I started to support Ben with a computer-based log of foods, recipes and pictures that Ben could relate to, make his choices and then have photographic evidence of his achievements. We planned, shopped and cooked for the whole day and froze down the mainly organic well-balanced meals that we had cooked together. Ben was then able to choose a meal and reheat it in a conventional oven each evening.

Ben had previously bought his own small fridge and this we stocked with fruits, dairy, salads, juices and a few choice puddings! Freezing the meals down I felt was the second best option that we could manage without me being there every day.

In the first three – four months and without focus on his weight Ben lost a good couple of stone, he was never weighed, however we needed to buy new jeans because his old ones were falling off him, he had lost about 6 inches around his waist! This was really interesting as he was still eating whatever he wanted to, the odd bar of chocolate, the odd biscuit, although I have to say I think there is a difference between some brands. It wasn’t as though there had been any restriction, actually there was more choice and variety. Personally through experience I know that the key to it was that we’d made his diet nutrient dense with many vegetables and fruits including approximately six portions of vegetables in each evening meal.

Progress

The system we were creating started to get noticed. Many people stepped forwards with encouragement, confirming what I was already suspecting that our work together would be beneficial on a larger scale. I was asked whether it would be possible to help some others in the same way. I readily agreed but soon realised that I would need to set up a proper structure to facilitate change on a larger scale, complete all the necessary legal requirements, insurance, CRB’s, etc. This also made me realise the programme had to fulfill certain criteria to make it accessible to everyone, these were:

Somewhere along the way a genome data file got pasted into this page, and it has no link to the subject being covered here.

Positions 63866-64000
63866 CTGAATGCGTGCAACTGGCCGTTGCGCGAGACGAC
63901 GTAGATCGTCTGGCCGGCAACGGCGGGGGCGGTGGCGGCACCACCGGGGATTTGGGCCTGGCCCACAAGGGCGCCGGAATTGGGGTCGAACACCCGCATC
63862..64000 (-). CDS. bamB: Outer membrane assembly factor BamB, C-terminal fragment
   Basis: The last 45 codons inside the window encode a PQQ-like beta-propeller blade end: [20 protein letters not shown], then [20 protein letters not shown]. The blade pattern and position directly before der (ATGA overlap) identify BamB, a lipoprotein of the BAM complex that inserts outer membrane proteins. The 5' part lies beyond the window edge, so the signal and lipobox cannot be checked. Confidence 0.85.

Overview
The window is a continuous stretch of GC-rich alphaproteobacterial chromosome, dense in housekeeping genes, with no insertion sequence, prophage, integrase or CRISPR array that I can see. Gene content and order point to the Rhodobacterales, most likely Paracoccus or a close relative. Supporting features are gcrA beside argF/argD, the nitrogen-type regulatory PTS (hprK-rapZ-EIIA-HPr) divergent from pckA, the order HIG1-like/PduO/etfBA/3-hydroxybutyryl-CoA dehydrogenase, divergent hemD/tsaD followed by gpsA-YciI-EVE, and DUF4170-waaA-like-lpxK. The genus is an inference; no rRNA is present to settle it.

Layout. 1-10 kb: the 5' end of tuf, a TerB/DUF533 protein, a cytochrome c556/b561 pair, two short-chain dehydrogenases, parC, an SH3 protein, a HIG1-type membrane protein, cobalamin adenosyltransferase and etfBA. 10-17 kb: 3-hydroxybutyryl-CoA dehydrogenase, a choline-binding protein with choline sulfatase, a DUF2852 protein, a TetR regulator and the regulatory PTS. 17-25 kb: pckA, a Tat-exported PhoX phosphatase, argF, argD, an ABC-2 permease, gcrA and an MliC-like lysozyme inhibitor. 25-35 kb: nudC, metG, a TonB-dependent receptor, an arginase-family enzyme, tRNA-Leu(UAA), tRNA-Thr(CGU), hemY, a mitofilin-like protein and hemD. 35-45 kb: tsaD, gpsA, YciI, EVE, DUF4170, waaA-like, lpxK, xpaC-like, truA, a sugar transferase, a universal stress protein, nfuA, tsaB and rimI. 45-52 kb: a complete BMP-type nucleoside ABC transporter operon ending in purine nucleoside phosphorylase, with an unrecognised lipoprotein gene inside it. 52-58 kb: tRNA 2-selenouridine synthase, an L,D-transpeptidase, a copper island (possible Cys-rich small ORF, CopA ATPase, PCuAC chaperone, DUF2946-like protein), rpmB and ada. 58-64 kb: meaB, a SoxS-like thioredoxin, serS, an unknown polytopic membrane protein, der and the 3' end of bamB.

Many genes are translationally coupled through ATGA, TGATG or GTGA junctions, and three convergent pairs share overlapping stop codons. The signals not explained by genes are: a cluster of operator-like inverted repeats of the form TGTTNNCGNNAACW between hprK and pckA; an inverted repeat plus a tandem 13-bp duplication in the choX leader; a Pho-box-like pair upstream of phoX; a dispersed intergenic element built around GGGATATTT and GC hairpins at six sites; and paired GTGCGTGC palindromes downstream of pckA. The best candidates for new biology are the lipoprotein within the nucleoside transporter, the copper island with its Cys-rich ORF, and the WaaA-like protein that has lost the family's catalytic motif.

• Create something that was exceptionally easy to implement, without the need to have a computer.
    • Create maximum choice and empower the user in those choices
    • To make step changes which were easy and quick, no big changes
    • Create it in a way which bypassed the need for the support worker to have extensive culinary knowledge.
    • Support the support person to support their client confidently in the kitchen
    • Be an easy system that a new support worker would be able to meet client for the first time and be able to support them in preparing nutrient dense meals
    • Create a fun way of recording progress
    • Deliver the programme with enough support time to effect & sustain change

The results are the ‘MySmart Cards© – Supporting Healthy Eating Together’ entry programme. We then applied for and won a millennium award from *UnLtd this exciting opportunity has enabled us to set up the company structure, purchase equipment and get all our training packs produced.

My personal journey

Over the past ten months there have been many benefits for both Ben and myself, our relationship has grown, I have learnt so much from him, we have fun and enjoy each other’s company, exploring new menus and foods together. I have seen Ben’s engagement with the whole process flourish. His confidence has grown, his enjoyment in what he eats, his ‘grown-up-ness’ in making his own choices, his writing skills and the more subtle exchanges between us that I have been touched on many different levels, I feel a better person from our work together. My goal was to produce a system for Ben that he could use with anyone regardless if I was around or not. As a parent of a special needs adult there is always that worry that when you are not around who will take real care of your child.

Update November 2013

Ben stated he wanted to move and move he did! I’m thrilled to report in October this year  he moved to the Lantern Community at Ringwood. He is very happy and able to use his skills to the full and more.